As has been NFL tradition for some time, the National Football League announces its newest class of the Hall of Fame on the eve of the Super Bowl as part of a celebration of the sport’s history. But the eve of the game’s biggest sporting event is also an embrace of its present, as it is also the time that the season’s awards are given out.
This year, there was quite a bit of competition for many of the awards. For example, Minnesota Vikings running back Adrian Peterson and Denver Broncos quarterback Peyton Manning were both prime candidates for several of the awards, including offensive player of the year, comeback player of the year, and MVP.
Another particularly interesting race was the offensive rookie of the year award, thanks due in large part to an impressive crop of rookie quarterbacks who all led their teams to the playoffs: Andrew Luck, Robert Griffin III, and Russell Wilson.
To see who took home these and other awards, including coach of the year, check out the list.
Most Valuable Player: Adrian Peterson, RB, Vikings
When a running back averages 6 yards per carry en route to the second most rushing yards in a single season all time, people notice. When looking at how much more important Adrian Peterson was to the Vikings’ success this year than was their own quarterback, that is the definition of value. Coming off an ACL injury, Peterson had one of the best individual seasons of any player at any position. Peyton Manning, while having an excellent season, had a much better defense to rely upon.
Comeback Player of the Year: Peyton Manning, QB, Broncos
Everybody knows the story by now: Peyton Manning, the longtime quarterback for the Indianapolis Colts, who never missed a game of football in his life, was forced to sit out the entire 2011 season after a serious nerve problem in his neck resulted in multiple surgeries and significant recovery time. He went on to have one of his best seasons and led his team to he best record in the AFC. While Adrian Peterson was another prime candidate for this award, he never actually missed a game. Manning missed an entire season.
Offensive Player of the Year: Adrian Peterson, RB, Vikings
It is a rare feat for a running back to top 2000 rushing yards in a single season, and when they do, they tend to be awarded for it. Adrian Peterson rushed for 2097 yards, the second most all time, and he did it by averaging 6 yards per carry. He also added 12 rushing touchdowns. In addition he added in 40 receptions for 217 yards and a receiving touchdown. This feat is all the more astounding considering that he tore his ACL in late December 2011.
Defensive Player of the Year: J.J. Watt, DE, Texans
Though some attempted to make a sound argument for a few other players (most notably Von Miller and Aldon Smith), to be quite honest, J.J. Watt being the defensive player of the year award was the biggest no brainer of them all. Simply looking at his statistics from this season would not properly do them justice without looking at his position. Many people, when they hear defensive end, think of sack numbers, but defensive ends in a 3-4 defensive scheme are not often pass rushers. That he accumulated 20.5 sacks from his position is truly astounding, especially when you consider that the single season sack record is 22.5. Oh, and he also had 23 tackles for loss and an NFL-record 16 tipped passes.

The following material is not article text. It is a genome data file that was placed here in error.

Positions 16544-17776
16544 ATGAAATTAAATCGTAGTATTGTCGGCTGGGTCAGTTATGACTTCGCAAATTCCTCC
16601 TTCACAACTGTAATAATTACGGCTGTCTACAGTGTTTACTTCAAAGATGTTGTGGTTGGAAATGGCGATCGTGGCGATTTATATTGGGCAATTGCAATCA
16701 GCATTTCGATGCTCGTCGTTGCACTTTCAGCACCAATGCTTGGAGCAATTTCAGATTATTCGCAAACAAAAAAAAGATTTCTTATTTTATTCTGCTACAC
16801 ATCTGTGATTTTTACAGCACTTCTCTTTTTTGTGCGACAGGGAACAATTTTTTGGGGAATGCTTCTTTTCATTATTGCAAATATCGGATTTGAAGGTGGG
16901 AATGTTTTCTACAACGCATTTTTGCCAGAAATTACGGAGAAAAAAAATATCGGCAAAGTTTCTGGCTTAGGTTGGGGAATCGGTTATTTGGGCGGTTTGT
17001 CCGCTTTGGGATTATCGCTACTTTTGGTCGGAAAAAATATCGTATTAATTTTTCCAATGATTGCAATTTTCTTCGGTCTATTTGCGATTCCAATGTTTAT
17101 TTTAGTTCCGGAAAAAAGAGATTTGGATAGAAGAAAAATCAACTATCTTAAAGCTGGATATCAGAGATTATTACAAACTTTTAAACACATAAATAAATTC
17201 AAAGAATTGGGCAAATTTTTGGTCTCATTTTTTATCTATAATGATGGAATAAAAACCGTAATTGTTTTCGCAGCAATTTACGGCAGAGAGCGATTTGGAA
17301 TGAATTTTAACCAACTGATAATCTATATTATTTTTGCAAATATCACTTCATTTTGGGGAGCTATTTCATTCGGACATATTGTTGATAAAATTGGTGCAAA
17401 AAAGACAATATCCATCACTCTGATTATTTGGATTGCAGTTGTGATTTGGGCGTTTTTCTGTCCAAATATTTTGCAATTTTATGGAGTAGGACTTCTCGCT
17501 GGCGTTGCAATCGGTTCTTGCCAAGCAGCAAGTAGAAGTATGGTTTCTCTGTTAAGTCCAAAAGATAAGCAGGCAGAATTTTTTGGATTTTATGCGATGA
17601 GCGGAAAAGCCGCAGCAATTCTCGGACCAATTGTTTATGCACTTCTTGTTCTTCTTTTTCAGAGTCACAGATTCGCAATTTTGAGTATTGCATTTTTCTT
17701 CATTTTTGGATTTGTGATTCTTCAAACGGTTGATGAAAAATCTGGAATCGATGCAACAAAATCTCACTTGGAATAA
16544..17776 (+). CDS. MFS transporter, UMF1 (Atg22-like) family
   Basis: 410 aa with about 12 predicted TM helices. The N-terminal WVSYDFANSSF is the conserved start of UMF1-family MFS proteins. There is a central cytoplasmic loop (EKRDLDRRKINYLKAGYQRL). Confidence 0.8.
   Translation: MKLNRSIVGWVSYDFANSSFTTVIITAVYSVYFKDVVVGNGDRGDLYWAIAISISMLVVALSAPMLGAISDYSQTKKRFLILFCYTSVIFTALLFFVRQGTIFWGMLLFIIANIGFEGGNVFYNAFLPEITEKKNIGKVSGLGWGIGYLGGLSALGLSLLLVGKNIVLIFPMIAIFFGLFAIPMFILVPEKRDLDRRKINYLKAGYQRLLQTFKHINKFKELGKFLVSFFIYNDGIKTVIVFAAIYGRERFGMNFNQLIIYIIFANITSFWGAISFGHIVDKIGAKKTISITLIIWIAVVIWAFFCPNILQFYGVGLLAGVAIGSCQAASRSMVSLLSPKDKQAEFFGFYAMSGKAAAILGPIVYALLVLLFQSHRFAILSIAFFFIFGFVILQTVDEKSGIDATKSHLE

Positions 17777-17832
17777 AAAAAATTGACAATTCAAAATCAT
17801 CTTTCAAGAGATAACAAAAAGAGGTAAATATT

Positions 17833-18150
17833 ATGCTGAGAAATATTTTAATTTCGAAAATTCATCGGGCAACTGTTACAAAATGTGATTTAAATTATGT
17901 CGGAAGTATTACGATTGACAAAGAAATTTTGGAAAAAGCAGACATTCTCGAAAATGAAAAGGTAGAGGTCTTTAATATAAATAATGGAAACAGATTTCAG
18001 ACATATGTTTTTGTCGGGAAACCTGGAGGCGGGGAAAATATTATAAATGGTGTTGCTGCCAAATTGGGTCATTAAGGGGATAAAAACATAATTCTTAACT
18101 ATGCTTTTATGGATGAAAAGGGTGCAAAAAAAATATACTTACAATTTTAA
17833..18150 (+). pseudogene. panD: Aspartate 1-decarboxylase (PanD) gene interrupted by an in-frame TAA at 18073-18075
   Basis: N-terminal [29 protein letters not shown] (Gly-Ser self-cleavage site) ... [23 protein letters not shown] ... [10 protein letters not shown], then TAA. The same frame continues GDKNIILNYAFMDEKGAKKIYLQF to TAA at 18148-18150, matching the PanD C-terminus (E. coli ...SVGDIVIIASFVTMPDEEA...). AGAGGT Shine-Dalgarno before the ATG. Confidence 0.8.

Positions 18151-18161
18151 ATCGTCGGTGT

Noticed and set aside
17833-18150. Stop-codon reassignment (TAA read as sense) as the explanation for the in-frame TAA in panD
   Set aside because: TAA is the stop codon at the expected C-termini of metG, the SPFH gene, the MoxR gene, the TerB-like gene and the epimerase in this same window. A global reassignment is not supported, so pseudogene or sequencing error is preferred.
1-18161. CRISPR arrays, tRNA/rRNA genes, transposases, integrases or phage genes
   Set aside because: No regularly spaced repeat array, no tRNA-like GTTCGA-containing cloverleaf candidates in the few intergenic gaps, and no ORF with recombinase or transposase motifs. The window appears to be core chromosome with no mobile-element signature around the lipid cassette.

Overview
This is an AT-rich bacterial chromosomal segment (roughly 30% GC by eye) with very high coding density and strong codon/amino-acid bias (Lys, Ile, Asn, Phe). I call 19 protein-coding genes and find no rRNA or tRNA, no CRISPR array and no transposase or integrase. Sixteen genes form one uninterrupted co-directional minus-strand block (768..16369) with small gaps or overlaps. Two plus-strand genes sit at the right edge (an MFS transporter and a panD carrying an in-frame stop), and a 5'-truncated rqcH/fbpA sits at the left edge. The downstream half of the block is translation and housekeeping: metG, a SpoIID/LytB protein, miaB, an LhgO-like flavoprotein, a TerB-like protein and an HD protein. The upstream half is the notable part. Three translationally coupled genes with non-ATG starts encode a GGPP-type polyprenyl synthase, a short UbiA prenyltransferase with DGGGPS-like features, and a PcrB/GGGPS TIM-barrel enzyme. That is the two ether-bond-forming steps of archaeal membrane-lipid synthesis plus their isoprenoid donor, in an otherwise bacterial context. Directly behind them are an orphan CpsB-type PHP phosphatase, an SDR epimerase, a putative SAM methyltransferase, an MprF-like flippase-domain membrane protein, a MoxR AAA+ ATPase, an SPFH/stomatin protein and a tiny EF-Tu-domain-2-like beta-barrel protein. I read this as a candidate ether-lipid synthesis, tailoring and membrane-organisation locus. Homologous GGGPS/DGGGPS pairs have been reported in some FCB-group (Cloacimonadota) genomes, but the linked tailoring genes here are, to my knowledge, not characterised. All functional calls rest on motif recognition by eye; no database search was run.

Offensive Rookie of the Year: Robert Griffin III, QB, Redskins
Most fans of the game should know by now that RGIII’s season did not end the way anybody would like to see. But what he was able to accomplish as a rookie in Washington is well deserving of the offensive rookie of the year award. Aside from setting the rookie record for rushing yards by a quarterback, he also proved that he was an accomplished passer, finishing the season with 20 touchdown passes to just 5 interceptions and an impressive 102.4 quarterback rating. He was deadly with the play action pass, and totaled 8.1 yards per pass attempt. He also averaged 6.8 yards per rush on his 815 rushing yards, adding another 7 rushing touchdowns.
Defensive Rookie of the Year: Luke Kuechly, LB, Panthers
Although Luke Kuechly may not be a household name, he had quite an impact on the field as a rookie. The Panther linebacker led the league with 164 tackles, getting better as the season wore on, and especially following a shift from outside to inside linebacker.
Coach of the Year: Bruce Arians
A year after “mutually retiring” as the offensive coordinator of the Pittsburgh Steelers, Bruce Arians found a new home at the same position with the Indianapolis Colts, where he had once served as the quarterbacks coach to a young Peyton Manning and now had Andrew Luck at his disposal. When head coach Chuck Pagano was diagnosed with leukemia and was forced to leave his coaching duties for the better part of the season, Arians was anointed interim head coach and led the Colts to a remarkable 9-3 run after the team was just 2-14 a season ago. The amazing coaching performance earned him a head coaching job proper with the Arizona Cardinals.